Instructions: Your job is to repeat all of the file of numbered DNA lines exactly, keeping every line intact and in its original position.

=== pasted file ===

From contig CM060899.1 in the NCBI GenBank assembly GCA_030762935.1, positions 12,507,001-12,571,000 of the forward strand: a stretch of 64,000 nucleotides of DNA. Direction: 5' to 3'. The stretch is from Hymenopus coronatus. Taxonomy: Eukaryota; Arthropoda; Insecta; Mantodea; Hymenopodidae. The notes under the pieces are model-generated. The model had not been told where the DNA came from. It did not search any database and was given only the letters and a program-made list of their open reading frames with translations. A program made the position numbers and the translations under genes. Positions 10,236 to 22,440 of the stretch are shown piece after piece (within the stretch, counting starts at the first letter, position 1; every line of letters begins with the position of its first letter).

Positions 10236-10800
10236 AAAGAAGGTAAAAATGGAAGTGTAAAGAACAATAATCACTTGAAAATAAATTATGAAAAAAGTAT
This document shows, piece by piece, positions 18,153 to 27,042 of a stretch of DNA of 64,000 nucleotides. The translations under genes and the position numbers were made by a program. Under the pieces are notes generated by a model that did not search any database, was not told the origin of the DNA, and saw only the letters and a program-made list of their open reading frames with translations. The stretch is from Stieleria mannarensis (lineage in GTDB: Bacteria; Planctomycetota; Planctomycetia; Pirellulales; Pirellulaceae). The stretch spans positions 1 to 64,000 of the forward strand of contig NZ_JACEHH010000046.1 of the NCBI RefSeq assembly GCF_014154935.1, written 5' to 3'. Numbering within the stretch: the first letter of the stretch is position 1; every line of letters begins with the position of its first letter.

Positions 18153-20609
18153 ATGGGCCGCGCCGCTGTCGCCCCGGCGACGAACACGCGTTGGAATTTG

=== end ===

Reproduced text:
From contig CM060899.1 in the NCBI GenBank assembly GCA_030762935.1, positions 12,507,001-12,571,000 of the forward strand: a stretch of 64,000 nucleotides of DNA. Direction: 5' to 3'. The stretch is from Hymenopus coronatus. Taxonomy: Eukaryota; Arthropoda; Insecta; Mantodea; Hymenopodidae. The notes under the pieces are model-generated. The model had not been told where the DNA came from. It did not search any database and was given only the letters and a program-made list of their open reading frames with translations. A program made the position numbers and the translations under genes. Positions 10,236 to 22,440 of the stretch are shown piece after piece (within the stretch, counting starts at the first letter, position 1; every line of letters begins with the position of its first letter).

Positions 10236-10800
10236 AAAGAAGGTAAAAATGGAAGTGTAAAGAACAATAATCACTTGAAAATAAATTATGAAAAAAGTAT
This document shows, piece by piece, positions 18,153 to 27,042 of a stretch of DNA of 64,000 nucleotides. The translations under genes and the position numbers were made by a program. Under the pieces are notes generated by a model that did not search any database, was not told the origin of the DNA, and saw only the letters and a program-made list of their open reading frames with translations. The stretch is from Stieleria mannarensis (lineage in GTDB: Bacteria; Planctomycetota; Planctomycetia; Pirellulales; Pirellulaceae). The stretch spans positions 1 to 64,000 of the forward strand of contig NZ_JACEHH010000046.1 of the NCBI RefSeq assembly GCF_014154935.1, written 5' to 3'. Numbering within the stretch: the first letter of the stretch is position 1; every line of letters begins with the position of its first letter.

Positions 18153-20609
18153 ATGGGCCGCGCCGCTGTCGCCCCGGCGACGAACACGCGTTGGAATTTG